As The Rough Guide to Vintage London is published May 1, one of its authors Frances Ambler explains why she finds this aspect of the city so exciting.
Eye-popping pink and blue concentric circles on polyester, my first London vintage purchase is indelibly printed on my memory. I was fourteen, in Camden Market and out to spend the tenner burning a hole in my pocket. I knew that this was the dress to make me stand out in the sea of mid-90s khaki back on the high street of my hometown.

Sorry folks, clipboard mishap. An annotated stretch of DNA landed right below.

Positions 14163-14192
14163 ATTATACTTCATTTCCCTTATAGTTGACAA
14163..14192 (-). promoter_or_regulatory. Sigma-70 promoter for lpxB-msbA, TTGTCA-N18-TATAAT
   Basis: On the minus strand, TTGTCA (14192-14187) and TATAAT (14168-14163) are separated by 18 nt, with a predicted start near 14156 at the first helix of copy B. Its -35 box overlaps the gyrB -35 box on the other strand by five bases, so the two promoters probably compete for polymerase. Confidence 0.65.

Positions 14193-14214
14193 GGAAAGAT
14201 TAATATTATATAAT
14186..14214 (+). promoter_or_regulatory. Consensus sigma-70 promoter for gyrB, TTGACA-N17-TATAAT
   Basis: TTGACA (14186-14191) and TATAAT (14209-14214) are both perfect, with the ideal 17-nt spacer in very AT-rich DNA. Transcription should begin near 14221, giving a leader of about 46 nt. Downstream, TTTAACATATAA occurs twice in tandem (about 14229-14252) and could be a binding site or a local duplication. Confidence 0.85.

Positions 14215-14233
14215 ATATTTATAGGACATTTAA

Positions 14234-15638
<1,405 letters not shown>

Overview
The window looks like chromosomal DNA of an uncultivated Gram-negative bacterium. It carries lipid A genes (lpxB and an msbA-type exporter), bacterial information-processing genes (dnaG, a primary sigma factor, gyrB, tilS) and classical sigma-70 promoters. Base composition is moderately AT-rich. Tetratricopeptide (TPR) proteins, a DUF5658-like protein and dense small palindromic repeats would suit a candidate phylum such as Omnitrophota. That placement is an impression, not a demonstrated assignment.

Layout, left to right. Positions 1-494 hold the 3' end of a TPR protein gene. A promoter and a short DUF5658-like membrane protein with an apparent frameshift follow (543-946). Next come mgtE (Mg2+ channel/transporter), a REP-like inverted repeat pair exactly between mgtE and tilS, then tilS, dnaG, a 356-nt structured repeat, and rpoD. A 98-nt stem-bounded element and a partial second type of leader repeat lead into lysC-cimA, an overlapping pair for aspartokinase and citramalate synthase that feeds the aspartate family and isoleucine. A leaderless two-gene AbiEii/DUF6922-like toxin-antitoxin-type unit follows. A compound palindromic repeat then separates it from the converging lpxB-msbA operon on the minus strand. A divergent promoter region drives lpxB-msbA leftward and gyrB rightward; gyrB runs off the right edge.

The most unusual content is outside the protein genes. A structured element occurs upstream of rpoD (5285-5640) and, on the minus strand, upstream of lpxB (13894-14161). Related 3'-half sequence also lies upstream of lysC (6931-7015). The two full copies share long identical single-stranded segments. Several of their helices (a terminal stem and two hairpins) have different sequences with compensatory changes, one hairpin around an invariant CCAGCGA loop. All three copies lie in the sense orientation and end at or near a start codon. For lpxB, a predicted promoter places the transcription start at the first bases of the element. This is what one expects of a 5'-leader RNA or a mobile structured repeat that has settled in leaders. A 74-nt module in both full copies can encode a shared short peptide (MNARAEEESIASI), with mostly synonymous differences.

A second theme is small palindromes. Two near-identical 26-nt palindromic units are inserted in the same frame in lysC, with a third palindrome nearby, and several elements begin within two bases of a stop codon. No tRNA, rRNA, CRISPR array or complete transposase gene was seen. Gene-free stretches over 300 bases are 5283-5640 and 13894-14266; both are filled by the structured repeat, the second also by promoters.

I leave the polyester on the rail now, but London’s varied vintage scene is still an inspiring hunting ground for my retro whims, whether that’s some sparkling costume jewellery or a spectacular piece of Art Deco lighting. While each of the shops, bars and venues listed in The Rough Guide to Vintage London has its individual charms, what’s interesting is that every postcode of the city is characterized by a different definition of vintage. On Brick Lane, it might mean rummaging for a 1980s jumper or a 90s rucksack. In design-conscious Clerkenwell, it’s about the mid-twentieth-century Scandinavian pieces sold by carefully curated places such as Førest. Or head to Islington for the high-quality boutique selections available at Annie’s and Fat Faced Cat. To me, the pleasure comes from being able to pick and choose from the abundant variety spread out across the city: I have pretty 1950s dresses bought from 162 Holloway Road, an Ercol sideboard found in my local Crystal Palace Antiques, and I’ve enjoyed one too many classic Manhattans in the glamorous West End setting of Brasserie Zédel.